Famous Answers Poems by Famous Poets
These are examples of famous Answers poems written by some of the greatest and most-well-known modern and classical poets. PoetrySoup is a great educational poetry resource of famous answers poems. These examples illustrate what a famous answers poem looks like and its form, scheme, or style (where appropriate).
by Aiken, Conrad
...es of self and thing,
yes, even this, at last, if we should call
and dare to name it, we would find
the only voice that answers is our own.
We are once more defrauded by the mind.
Defrauded? No. It is the alchemy by which we grow.
It is the self becoming word, the word
becoming world. And with each part we play
we add to cosmic Sum and cosmic sum.
Who knows but one day we shall find,
hidden in the prism at the rainbow's foot,
the square root of the ec...Read More
by Wilmot, John
Hunger calls out, my reason bids me eat;
Perversely. yours your appetite does mock:
This asks for food, that answers, 'what's o'clock'
This plain distinction, sir, your doubt secures,
'Tis not true reason I despise, but yours.
Thus I think reason righted, but for man,
I'll ne'er recant, defend him if you can:
For all his pride, and his philosophy,
'Tis evident: beasts are in their own degree
As wise at least, and better far than he.
Those creatures are the...Read More
by Dryden, John
A father's right, and fear of future fame;
The public good, the universal call,
To which even Heav'n submitted, answers all.
Nor let his love enchant your generous mind;
'Tis Nature's trick to propagate her kind.
Our fond begetters, who would never die,
Love but themselves in their posterity.
Or let his kindness by th'effects be tri'd,
Or let him lay his vain pretence aside.
God said he lov'd your father; could he bring
A better proof, than to anoint h...Read More
by Pope, Alexander
If, where the Rules not far enough extend,
(Since Rules were made but to promote their End)
Some Lucky LICENCE answers to the full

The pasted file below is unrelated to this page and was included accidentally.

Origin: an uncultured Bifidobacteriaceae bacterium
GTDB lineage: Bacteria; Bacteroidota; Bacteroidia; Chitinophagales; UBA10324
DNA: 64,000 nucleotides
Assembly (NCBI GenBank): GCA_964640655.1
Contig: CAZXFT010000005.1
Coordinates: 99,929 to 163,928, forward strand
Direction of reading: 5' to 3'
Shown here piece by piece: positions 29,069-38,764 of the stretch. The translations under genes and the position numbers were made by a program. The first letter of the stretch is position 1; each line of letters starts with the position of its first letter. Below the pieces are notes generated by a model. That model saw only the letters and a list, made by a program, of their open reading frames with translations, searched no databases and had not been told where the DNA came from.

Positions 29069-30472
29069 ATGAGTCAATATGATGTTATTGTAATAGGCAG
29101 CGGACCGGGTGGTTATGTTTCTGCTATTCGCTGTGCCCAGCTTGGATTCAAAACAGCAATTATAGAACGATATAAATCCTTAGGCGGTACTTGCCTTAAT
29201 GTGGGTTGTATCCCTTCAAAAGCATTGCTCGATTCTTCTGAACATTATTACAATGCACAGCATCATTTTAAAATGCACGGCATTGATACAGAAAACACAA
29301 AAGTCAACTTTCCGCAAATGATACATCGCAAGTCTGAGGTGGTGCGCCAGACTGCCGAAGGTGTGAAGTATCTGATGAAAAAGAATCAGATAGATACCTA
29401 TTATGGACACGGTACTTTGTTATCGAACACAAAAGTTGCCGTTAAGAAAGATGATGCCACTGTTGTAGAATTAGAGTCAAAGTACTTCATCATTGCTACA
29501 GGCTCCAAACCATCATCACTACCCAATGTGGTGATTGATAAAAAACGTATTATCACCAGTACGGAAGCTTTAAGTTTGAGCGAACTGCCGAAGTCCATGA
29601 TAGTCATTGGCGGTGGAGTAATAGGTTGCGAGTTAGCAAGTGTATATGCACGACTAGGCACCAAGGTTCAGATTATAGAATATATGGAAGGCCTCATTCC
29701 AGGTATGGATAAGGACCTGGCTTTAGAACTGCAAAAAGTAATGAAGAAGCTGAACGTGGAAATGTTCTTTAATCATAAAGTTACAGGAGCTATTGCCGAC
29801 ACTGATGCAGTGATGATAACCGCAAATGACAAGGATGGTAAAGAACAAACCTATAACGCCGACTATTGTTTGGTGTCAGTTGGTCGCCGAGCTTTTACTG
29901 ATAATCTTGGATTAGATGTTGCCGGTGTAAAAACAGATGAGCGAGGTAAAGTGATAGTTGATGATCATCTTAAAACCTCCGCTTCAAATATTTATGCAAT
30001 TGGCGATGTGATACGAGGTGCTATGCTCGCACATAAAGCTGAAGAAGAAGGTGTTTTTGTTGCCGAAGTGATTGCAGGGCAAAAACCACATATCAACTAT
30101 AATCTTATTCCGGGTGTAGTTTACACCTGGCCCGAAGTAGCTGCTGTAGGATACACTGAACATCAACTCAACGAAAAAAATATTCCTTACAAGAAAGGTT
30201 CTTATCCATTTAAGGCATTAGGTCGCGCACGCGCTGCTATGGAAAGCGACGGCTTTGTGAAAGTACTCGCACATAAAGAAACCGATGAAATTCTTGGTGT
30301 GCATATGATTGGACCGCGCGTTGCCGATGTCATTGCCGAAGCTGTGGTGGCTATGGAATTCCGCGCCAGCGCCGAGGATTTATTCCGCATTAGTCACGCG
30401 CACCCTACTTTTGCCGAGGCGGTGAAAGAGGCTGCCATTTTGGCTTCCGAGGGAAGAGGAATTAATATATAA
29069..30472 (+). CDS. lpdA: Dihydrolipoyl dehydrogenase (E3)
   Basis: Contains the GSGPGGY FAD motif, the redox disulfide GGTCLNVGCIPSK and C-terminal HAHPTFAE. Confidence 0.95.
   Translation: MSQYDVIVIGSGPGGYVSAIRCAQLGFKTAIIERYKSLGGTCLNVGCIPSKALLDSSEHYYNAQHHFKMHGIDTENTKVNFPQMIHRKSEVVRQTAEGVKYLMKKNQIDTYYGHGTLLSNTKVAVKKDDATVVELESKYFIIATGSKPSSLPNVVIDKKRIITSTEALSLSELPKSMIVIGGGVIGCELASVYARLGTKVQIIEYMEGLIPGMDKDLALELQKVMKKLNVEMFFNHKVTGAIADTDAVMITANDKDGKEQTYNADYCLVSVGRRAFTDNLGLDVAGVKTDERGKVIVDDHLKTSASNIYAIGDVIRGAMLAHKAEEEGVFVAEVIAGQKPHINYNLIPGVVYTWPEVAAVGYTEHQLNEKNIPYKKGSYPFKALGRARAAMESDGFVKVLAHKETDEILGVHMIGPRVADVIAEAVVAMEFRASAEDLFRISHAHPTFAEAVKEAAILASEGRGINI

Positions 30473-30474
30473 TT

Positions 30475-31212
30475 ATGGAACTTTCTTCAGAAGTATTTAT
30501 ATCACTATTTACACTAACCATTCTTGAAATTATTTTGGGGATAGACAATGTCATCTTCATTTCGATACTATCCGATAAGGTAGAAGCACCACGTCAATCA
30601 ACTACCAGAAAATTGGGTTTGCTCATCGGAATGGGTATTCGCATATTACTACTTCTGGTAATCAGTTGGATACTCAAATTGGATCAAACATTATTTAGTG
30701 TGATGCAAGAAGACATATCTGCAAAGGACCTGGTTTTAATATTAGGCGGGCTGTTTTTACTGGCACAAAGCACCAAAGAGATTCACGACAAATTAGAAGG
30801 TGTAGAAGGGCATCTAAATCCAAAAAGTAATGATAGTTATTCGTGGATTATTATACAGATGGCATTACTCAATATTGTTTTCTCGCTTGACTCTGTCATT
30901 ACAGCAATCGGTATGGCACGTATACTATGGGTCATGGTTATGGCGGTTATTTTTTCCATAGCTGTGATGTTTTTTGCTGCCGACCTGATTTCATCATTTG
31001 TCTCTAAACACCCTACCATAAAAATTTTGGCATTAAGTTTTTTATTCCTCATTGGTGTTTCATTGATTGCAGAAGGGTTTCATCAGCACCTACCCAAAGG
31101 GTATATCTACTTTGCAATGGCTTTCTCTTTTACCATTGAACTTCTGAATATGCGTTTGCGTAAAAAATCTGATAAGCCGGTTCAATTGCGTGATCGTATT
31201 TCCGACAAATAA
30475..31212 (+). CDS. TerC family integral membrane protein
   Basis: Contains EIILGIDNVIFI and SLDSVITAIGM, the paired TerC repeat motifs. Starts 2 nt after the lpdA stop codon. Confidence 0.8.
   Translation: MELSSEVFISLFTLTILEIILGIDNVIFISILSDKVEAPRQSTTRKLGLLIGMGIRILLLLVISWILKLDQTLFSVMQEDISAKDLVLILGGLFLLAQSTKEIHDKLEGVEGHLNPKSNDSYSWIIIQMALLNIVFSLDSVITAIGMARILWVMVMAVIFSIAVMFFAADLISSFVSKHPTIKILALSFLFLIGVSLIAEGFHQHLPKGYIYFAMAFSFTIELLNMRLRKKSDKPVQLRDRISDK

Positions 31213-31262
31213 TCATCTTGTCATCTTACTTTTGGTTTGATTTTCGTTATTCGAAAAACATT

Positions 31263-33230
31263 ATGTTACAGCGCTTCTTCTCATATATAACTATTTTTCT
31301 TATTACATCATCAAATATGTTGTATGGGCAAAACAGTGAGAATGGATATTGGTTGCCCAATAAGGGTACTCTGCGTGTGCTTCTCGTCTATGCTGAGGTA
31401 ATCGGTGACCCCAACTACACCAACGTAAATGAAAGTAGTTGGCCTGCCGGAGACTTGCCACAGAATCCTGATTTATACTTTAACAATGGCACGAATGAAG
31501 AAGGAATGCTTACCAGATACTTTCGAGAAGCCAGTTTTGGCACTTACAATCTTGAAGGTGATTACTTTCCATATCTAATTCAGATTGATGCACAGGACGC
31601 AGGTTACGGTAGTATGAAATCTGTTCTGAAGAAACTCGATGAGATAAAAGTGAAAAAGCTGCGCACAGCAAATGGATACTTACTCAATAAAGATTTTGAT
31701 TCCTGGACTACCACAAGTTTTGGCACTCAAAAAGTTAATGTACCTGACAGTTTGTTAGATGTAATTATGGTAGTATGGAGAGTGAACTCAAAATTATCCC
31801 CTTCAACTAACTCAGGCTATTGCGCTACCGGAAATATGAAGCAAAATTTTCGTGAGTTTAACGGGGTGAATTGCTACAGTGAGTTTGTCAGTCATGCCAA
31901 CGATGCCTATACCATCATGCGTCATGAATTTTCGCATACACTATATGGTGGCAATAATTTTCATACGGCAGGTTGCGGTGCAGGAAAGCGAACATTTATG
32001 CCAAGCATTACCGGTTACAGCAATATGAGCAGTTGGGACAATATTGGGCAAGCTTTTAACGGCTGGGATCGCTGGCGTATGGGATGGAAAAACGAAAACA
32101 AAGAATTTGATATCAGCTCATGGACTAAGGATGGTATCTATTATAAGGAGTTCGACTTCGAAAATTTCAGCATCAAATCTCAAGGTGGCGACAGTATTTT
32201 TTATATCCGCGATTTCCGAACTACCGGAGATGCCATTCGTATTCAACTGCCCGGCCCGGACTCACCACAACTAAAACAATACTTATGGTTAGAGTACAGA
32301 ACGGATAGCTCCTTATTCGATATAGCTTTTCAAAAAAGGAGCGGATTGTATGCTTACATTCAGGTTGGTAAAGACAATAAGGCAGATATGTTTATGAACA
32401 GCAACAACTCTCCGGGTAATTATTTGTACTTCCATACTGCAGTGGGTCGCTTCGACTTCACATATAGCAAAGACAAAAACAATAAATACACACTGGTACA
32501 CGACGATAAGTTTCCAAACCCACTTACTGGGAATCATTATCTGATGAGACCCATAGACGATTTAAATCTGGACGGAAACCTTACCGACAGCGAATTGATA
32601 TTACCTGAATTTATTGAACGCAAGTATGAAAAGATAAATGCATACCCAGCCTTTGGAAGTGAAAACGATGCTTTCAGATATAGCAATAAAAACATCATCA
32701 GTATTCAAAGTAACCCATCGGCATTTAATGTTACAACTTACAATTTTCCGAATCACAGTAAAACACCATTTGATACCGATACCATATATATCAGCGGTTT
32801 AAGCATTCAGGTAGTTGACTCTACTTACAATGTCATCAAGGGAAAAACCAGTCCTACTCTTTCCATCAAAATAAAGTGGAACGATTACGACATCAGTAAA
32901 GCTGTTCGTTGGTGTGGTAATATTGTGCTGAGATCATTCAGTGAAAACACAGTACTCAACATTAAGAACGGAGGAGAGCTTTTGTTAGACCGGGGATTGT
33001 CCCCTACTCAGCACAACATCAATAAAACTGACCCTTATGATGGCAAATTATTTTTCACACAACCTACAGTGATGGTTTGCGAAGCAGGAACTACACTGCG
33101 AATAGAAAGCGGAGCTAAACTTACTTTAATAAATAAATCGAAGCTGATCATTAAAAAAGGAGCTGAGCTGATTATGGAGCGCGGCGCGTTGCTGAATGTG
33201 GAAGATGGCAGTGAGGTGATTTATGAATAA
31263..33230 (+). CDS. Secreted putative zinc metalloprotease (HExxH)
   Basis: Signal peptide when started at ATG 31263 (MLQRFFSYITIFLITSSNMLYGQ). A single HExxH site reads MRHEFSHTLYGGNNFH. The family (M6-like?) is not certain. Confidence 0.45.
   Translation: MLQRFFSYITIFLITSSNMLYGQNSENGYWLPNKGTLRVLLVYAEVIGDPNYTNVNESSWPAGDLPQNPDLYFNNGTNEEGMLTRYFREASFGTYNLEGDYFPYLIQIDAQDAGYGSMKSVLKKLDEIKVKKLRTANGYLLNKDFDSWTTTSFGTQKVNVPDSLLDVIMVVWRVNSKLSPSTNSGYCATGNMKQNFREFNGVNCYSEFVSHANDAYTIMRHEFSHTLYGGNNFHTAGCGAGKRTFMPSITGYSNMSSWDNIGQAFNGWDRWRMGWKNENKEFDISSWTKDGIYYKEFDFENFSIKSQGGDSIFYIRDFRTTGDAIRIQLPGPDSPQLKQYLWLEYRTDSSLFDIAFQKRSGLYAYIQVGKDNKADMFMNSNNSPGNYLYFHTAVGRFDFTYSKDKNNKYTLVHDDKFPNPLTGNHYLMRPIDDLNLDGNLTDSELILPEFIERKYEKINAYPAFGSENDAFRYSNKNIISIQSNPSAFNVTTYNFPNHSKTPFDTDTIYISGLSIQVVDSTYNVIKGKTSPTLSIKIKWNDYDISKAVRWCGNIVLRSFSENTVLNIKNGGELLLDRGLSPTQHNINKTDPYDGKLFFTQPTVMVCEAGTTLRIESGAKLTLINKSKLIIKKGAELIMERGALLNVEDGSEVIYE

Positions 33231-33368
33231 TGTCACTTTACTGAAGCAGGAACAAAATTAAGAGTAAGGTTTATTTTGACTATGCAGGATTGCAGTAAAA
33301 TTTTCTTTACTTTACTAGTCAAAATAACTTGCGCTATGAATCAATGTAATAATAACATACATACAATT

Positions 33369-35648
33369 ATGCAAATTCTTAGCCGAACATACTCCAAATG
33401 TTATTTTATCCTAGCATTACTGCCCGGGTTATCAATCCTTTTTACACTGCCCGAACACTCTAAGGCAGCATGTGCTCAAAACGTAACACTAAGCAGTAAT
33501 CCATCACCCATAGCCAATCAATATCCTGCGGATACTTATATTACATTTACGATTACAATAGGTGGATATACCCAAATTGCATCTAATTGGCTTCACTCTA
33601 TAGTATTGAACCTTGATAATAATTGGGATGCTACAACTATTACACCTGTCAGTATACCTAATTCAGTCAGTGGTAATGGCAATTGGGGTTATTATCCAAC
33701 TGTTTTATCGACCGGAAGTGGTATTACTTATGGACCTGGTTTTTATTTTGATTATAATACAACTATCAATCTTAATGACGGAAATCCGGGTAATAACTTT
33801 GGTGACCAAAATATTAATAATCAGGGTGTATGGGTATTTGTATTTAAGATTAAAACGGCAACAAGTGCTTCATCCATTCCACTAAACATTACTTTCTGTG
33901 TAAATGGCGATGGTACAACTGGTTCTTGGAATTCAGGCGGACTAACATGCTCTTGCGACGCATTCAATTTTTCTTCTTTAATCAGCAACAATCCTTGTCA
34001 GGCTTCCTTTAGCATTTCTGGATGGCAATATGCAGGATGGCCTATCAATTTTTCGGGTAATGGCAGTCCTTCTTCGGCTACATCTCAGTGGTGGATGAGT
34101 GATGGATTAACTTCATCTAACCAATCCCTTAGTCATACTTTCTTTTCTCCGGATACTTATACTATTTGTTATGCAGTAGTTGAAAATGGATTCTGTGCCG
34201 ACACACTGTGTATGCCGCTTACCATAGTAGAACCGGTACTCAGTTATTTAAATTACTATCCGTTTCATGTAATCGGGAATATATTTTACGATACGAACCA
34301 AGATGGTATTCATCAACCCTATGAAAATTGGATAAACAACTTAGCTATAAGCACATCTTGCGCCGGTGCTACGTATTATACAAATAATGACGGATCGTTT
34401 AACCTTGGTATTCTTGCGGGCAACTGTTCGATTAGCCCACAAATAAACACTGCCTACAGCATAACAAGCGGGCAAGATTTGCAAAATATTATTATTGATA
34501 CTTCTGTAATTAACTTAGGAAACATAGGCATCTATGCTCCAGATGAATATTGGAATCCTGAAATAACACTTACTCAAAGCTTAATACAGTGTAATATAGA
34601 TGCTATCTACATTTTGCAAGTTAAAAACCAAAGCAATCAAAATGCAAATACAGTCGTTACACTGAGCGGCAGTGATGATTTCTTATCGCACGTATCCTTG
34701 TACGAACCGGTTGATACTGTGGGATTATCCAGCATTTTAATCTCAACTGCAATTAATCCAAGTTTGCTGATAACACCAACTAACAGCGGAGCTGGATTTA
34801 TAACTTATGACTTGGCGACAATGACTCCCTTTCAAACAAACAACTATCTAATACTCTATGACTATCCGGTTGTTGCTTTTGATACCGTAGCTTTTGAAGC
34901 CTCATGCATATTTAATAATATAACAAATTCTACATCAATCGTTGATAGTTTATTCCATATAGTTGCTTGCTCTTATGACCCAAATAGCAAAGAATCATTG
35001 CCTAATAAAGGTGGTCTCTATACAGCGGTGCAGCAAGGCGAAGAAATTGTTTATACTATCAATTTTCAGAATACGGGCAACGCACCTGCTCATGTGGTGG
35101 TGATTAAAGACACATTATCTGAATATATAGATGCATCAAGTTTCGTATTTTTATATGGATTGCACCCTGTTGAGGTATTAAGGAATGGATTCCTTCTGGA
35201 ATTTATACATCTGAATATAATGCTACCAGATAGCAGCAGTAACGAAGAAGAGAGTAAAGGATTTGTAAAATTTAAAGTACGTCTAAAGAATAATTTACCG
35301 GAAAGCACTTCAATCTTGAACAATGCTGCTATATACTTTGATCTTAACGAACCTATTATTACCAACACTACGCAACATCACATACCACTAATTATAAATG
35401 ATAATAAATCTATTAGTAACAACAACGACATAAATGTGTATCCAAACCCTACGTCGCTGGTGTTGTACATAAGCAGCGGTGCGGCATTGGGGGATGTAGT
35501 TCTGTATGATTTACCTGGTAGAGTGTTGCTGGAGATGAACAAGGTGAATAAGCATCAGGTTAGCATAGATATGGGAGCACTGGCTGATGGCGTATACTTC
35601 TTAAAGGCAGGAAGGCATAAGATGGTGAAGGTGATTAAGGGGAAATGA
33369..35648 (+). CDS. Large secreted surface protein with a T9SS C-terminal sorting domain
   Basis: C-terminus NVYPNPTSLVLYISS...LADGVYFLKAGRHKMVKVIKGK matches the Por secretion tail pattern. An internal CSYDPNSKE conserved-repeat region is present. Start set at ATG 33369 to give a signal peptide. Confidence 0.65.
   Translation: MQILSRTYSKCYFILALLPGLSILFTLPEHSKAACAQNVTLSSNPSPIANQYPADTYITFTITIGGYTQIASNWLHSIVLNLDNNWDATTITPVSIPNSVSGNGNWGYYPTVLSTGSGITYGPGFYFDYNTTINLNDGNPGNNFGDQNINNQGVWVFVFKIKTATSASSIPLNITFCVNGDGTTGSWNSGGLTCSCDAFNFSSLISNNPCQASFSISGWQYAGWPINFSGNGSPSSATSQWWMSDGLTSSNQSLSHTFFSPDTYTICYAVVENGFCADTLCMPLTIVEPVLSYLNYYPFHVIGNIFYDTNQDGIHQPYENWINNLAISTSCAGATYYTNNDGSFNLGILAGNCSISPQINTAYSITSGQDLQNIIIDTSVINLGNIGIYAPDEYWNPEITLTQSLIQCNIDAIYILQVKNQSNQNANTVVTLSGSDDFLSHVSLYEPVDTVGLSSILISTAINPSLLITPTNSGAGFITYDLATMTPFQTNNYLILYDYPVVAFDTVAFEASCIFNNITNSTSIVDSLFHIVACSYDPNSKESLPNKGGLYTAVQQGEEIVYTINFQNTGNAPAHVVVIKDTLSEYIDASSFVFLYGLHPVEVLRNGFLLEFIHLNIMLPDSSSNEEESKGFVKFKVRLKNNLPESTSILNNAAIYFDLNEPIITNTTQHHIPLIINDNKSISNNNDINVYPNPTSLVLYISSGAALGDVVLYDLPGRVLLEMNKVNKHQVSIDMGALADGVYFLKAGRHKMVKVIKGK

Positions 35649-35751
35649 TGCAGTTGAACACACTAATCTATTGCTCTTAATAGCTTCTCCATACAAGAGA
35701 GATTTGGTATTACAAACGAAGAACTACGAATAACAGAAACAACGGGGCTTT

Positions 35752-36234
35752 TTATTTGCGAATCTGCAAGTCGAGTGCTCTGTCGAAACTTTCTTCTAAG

Th' Intent propos'd, that Licence is a Rule.
Thus Pegasus, a nearer way to take,
May boldly deviate from the common Track.
Great Wits sometimes may gloriously offend,
And rise to Faults true Criticks dare not mend;
From vulgar Bounds with brave Disorder part,
And snatch a Grace beyond the Reach of Art,
Which, without passing thro'...Read More
by Jennings, Elizabeth
by Sidney, Sir Philip
Because I oft in darke abstracted guise
Seeme most alone in greatest company,
With dearth of words, or answers quite awrie,
To them that would make speech of speech arise;
They deeme, and of their doome the runour flies,
That poison foul of bubbling pride doth lie
So in my swelling breast, that only I
Fawne on my selfe, and others do despise.
Yet pride I thinke doth not my soule possesse
(Which looks too oft in his vnflatt'ring glasse):
But one wo...Read More
by Rich, Adrienne
How do I exist?
This was the silence I wanted to break in you
I had questions but you would not answer
I had answers but you could not use them
The is useless to you and perhaps to others
It was an old theme even for me:
Language cannot do everything-
chalk it on the walls where the dead poets
lie in their mausoleums
If at the will of the poet the poem
could turn into a thing
a granite flank laid bare, a lifted head
alight with dew
If it could si...Read More
by Pope, Alexander
...ER, sins against th' Eternal Cause.
V. Ask for what end the heav'nly bodies shine,
Earth for whose use? Pride answers, "Tis for mine:
For me kind Nature wakes her genial pow'r,
Suckles each herb, and spreads out ev'ry flow'r;
Annual for me, the grape, the rose renew
The juice nectareous, and the balmy dew;
For me, the mine a thousand treasures brings;
For me, health gushes from a thousand springs;
Seas roll to waft me, suns to light me rise;
My foot-stool ea...Read More
by Longfellow, Henry Wadsworth
...on their bosoms.
Loud from its rocky caverns, the deep-voiced neighboring ocean
Speaks, and in accents disconsolate answers the wail of the forest.
This is the forest primeval; but where are the hearts that beneath it
Leaped like the roe, when he hears in the woodland the voice of the huntsman
Where is the thatch-roofed village, the home of Acadian farmers,--
Men whose lives glided on like rivers that water the woodlands,
Darkened by shadows of earth, but reflecting ...Read More
by Swinburne, Algernon Charles
...eaven's were glad;
The towers brown-striped and grey
Take fire from heaven of day
As though the prayers they pray
Their answers had.
Higher in these high first hours
Wax all the keen church towers,
And higher all hearts of ours
Than the old hills' crown,
Higher than the pillared height
Of that strange cliff-side bright
With basalt towers whose might
Strong time bows down.
And the old fierce ruin there
Of the old wild princes' lair